Wise is the stuff of the soul. Wise is that thing that allows you to sit back and listen to everything the person is saying and determine if it's remotely worth it to correct the details at all.
Smart you learn in books, in your time, at your pace. Wise you learn when your back is aching, you can't walk any more, and you don't believe that it's possible to take another step - ever. Smart lives smugly with a sense of security. Wise lives in that place that knows there is never security. Smart is that thing that makes you talk until people shut up and finally listen. Wise is that thing that makes you finally shut up and listen. Smart is that thing that tells you that you know more about a specific subject than someone with another perspective. Wise is that thing that makes you question your own perspective enough to allow the possibility of another's ideas in for your own personal growth and development.
And, perhaps the most important difference of all: being smart does not give you insight. But wisdom is the best bullshit barometer that there is.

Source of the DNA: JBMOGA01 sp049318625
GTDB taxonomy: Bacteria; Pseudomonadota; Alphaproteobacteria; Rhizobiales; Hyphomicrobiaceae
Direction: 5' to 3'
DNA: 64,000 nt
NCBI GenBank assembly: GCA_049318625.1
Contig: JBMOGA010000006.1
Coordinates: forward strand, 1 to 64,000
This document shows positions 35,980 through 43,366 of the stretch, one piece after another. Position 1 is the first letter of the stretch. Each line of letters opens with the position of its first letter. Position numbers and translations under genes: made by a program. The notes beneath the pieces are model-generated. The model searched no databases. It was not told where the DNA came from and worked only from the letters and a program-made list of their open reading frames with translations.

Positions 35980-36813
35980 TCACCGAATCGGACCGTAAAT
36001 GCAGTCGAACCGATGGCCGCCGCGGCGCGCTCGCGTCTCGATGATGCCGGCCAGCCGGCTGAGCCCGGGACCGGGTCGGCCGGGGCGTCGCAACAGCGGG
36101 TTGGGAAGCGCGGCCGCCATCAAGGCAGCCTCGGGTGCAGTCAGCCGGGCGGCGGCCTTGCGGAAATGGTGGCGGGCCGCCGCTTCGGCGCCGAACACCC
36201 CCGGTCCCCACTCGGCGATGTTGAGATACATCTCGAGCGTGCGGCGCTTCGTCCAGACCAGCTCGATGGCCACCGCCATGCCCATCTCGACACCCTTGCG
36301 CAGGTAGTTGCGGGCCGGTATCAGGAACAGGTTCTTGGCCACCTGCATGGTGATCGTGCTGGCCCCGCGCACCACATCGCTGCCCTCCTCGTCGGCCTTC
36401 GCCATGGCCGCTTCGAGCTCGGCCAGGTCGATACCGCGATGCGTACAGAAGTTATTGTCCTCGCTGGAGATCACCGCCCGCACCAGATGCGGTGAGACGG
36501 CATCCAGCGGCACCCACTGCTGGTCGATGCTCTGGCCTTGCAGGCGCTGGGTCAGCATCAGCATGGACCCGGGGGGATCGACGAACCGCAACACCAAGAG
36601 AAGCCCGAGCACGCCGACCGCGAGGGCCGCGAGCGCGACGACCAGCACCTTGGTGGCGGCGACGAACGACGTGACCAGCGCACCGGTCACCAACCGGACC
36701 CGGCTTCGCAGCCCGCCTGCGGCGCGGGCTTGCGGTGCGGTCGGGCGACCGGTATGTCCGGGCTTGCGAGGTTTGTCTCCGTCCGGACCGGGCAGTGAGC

I've spent most of my life trying to be on the smart side of the equation. After almost eight years in Italy, I see now there is much more value in aspiring to wisdom. But the road to wisdom does not come with a standardized test at the end of which you can pass and move on to a better life. The road to wisdom is the unpaved path through the jungle. The one where you get bitten up and scared out of your wits and are grateful for every morsel that comes your way.
But in the end, if you learn, however challenging it might be, to roll with the punches and keep on going, some wisdom does stick to your tattered clothes. Life becomes somehow more precious and poignant and the myriad of little things that smart people pass up as they rush past you become diamonds that catch your eye. Wise people don't always catch your eye. Instead, they give you pause.
If for life's poignancy alone that I have come to live here and forge my way, it will have been worth every piece of unnecessary paper I have had the pleasure of misfiling.